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Post date: June 21 2000

Spitzer Announces 28 Wny Victims Of Investment Scam To Receive $1.25 Million

State Attorney General Spitzer announced today that 28 victims of an investment scam run by two Amherst men will receive $1.25 million in restitution. The victims will receive their checks this week.

On average, the victims, the majority of whom are elderly, will receive 87% of the money they lost in one of the largest investment frauds in Western New York history.

The money is being paid by the Metropolitan Life Insurance Company, which employed the two men as agents.

"I'm delighted that we've been able to recover this money, which in many instances represents people's life savings, and return to them some peace of mind," said Spitzer. "I want to commend Met Life for being a responsible corporate citizen and making good for the actions of two of its employees who went bad."

On August 2nd, Dennis McNerny, 53 of Williamsville, and Michael Ferguson, 42, of East Amherst are scheduled to be tried in State Supreme Court on a 35 count indictment which includes charges of Grand Larceny, Securities Fraud, and Scheme to Defraud.

All told, the pair are charged with defrauding a total of 45 investors out of $5 million between 1993-98. The restitution being paid for by Met Life covers the period of time that the defendants worked for the company.

Joining Spitzer at the news conference today were three victims- 91 year old Lillian LaGrant of Alden, who lost $198,000 and will receive $142,000 in restitution, Robert Kinder, 57 of Lockport, who lost $140,000 and will receive $122,000, and Neil McMillan, 83 and his wife Catherine, 80, of Cheektowaga who lost $10,000 and will receive $8,700.

McNerney was a sales representative for Met Life in the Buffalo area from December of 1990 until September of 1995. He continued to recruit victims after he left the company. Ferguson was a Met Life agent from October of 1988 until June of 1999.

Met Life agreed to create the $1.25 million restitution fund after it was informed by the Attorney General that McNerney began clandestinely soliciting investors while he was employed by the company. Ferguson, also without Met Life's knowledge or permission, received commissions from McNerney for soliciting investors for him after McNerney left Met Life.

The indictment alleges that McNerney, the owner of World Wide Capital Funding, (WWCF) bought accounts receivable at a discount from companies in exchange for an up front fee. In order to purchase these accounts, McNerney allegedly raised capital by offering investors WWCF "joint venture agreements," which he represented as "fully secured," "insured," and "guaranteed."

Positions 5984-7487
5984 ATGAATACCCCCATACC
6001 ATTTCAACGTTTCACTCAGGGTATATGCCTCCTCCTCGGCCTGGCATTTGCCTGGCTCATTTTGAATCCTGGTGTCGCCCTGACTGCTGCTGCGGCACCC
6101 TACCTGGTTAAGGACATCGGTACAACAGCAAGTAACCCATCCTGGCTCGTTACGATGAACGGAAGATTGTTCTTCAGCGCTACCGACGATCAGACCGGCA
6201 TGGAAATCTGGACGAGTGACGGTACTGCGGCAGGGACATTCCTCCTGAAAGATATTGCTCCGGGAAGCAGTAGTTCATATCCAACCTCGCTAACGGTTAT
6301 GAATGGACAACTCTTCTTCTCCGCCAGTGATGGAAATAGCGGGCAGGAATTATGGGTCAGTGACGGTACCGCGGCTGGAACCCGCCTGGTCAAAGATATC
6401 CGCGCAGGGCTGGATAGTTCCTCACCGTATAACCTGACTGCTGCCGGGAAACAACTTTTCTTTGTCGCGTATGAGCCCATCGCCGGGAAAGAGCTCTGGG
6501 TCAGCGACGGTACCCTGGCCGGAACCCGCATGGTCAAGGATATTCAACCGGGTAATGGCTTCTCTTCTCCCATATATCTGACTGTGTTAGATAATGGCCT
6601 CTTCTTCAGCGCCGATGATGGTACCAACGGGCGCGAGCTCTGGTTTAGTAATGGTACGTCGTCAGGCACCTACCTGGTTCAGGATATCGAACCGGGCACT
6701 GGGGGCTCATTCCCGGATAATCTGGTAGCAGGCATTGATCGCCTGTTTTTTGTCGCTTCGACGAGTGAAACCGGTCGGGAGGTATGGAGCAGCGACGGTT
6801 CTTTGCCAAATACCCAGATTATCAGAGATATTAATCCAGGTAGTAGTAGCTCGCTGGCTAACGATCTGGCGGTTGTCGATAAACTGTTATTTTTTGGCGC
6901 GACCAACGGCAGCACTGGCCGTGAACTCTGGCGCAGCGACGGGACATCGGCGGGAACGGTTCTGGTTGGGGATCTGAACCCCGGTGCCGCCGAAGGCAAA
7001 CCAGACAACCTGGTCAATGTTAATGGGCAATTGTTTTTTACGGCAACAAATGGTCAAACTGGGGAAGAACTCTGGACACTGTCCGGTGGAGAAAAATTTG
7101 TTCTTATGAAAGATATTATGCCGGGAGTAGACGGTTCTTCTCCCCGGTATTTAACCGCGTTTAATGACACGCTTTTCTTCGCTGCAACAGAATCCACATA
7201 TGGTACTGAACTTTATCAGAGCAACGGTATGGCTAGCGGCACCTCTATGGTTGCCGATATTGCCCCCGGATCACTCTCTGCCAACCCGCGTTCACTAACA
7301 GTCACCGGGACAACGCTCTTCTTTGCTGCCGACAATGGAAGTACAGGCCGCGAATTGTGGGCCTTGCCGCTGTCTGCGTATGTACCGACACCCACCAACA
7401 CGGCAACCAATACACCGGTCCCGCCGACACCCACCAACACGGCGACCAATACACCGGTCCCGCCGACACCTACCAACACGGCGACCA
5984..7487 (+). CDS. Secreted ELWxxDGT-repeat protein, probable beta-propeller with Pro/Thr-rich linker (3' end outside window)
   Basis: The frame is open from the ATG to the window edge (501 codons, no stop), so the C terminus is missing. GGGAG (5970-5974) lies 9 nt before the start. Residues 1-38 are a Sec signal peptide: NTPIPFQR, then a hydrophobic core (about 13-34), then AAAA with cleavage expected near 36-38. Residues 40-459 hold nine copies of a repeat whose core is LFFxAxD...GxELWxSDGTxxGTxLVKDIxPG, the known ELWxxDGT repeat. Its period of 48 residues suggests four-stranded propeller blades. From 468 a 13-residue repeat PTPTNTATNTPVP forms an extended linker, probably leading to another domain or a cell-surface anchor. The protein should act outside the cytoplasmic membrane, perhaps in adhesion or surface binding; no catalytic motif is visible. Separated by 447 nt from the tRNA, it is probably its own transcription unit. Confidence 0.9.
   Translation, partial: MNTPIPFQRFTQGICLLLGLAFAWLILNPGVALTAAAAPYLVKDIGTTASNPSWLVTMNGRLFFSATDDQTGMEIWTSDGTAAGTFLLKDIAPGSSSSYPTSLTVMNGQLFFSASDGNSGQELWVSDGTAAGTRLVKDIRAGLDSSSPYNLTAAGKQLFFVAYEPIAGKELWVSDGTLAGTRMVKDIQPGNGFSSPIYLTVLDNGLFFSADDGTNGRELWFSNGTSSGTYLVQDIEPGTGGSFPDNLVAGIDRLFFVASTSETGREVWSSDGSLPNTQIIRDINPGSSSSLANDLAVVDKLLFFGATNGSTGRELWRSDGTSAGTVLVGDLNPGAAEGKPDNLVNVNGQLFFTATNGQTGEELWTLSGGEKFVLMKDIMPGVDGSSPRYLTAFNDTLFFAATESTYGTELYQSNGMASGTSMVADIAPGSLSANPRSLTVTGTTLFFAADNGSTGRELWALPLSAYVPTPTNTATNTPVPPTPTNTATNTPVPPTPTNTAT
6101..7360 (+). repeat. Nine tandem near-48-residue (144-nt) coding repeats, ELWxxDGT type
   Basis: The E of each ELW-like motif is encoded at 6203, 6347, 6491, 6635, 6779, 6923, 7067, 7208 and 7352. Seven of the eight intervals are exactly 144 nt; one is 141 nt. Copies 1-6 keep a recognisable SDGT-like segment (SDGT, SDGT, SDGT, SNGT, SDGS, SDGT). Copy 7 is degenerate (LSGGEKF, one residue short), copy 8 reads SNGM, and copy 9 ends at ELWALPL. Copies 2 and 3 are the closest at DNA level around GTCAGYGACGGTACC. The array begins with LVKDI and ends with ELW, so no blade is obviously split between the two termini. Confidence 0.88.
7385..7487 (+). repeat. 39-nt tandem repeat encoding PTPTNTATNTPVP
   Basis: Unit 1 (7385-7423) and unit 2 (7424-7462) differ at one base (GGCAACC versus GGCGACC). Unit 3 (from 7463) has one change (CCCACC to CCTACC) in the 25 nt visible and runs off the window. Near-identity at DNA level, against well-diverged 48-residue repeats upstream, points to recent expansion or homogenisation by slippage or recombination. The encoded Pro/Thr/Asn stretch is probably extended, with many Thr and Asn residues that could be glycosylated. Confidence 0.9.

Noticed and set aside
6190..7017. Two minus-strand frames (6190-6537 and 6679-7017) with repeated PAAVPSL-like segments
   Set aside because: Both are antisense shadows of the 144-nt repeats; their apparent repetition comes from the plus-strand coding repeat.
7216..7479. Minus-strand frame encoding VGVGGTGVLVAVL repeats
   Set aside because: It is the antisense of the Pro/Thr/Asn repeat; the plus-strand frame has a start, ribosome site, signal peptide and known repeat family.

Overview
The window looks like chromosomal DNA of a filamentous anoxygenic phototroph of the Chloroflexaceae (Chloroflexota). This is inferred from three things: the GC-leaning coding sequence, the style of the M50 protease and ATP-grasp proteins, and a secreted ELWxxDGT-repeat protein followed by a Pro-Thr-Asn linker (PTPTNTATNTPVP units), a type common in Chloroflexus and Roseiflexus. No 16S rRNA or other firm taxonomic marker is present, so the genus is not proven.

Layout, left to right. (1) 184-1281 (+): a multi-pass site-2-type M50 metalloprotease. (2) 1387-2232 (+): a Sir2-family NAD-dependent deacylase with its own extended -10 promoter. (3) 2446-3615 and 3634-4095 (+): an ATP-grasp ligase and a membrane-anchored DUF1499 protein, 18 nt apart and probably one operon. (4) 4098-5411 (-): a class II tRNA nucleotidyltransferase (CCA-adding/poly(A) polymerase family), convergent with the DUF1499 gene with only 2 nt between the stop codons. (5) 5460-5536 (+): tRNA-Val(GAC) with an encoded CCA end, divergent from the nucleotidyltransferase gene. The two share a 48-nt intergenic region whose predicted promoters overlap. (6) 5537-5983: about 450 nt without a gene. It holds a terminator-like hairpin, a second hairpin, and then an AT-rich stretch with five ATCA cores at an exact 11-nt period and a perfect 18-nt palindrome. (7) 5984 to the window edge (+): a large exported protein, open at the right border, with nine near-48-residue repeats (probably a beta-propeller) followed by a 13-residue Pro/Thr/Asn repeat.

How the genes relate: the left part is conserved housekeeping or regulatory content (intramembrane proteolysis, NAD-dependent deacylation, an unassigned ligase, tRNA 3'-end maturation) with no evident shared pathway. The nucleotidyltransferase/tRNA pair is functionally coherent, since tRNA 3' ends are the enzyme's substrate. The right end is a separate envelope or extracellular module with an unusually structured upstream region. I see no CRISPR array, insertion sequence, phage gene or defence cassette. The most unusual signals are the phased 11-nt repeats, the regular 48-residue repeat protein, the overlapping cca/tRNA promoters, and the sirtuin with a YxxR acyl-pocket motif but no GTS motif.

In fact, Spitzer's investigation revealed that these deals were not fully secured, guaranteed or insured, but instead were extremely high-risk. WWCF would often invest in longshot start-up companies, or firms with troubled financial histories.

Many of the victims were elderly, unsophisticated investors looking for a conservative vehicle for their retirement funds that would generate a greater return than their bank accounts, but would be much safer than the stock market. On average, they were paid 10% or 11% on their investments.

It is alleged that McNerney raised over $5 million through his "joint venture agreements" with investors. He lost much of the money in his highly questionable investments.

"McNerny and Ferguson calculatingly preyed on unsophisticated investors with their only motivation being greed," said the Attorney General. "We will vigorously prosecute them. I want to assure the other investors that we will do all we can to try to get their money back as well."

Spitzer offered these tips to consumers who are approached to make investments -

  • Other than U.S. government bonds, there is no such thing as a "guaranteed" or "no risk" investment;
  • If anyone claims to be selling an investment on behalf of a bank or insurance company, call the company and ask for the manager to see whether it's true;
  • Check with the Attorney General's office to see whether the person selling a security, as well as the security itself, is registered in New York State.
The case is being handled by Assistant A.G. Dennis Rosen under the supervision of the head of the Buffalo Regional Office, Barbra Kavanaugh. They have been working with the head of the Investor Protection Bureau, Eric Dinallo, and Criminal Prosecutions Chief Janet Cohn.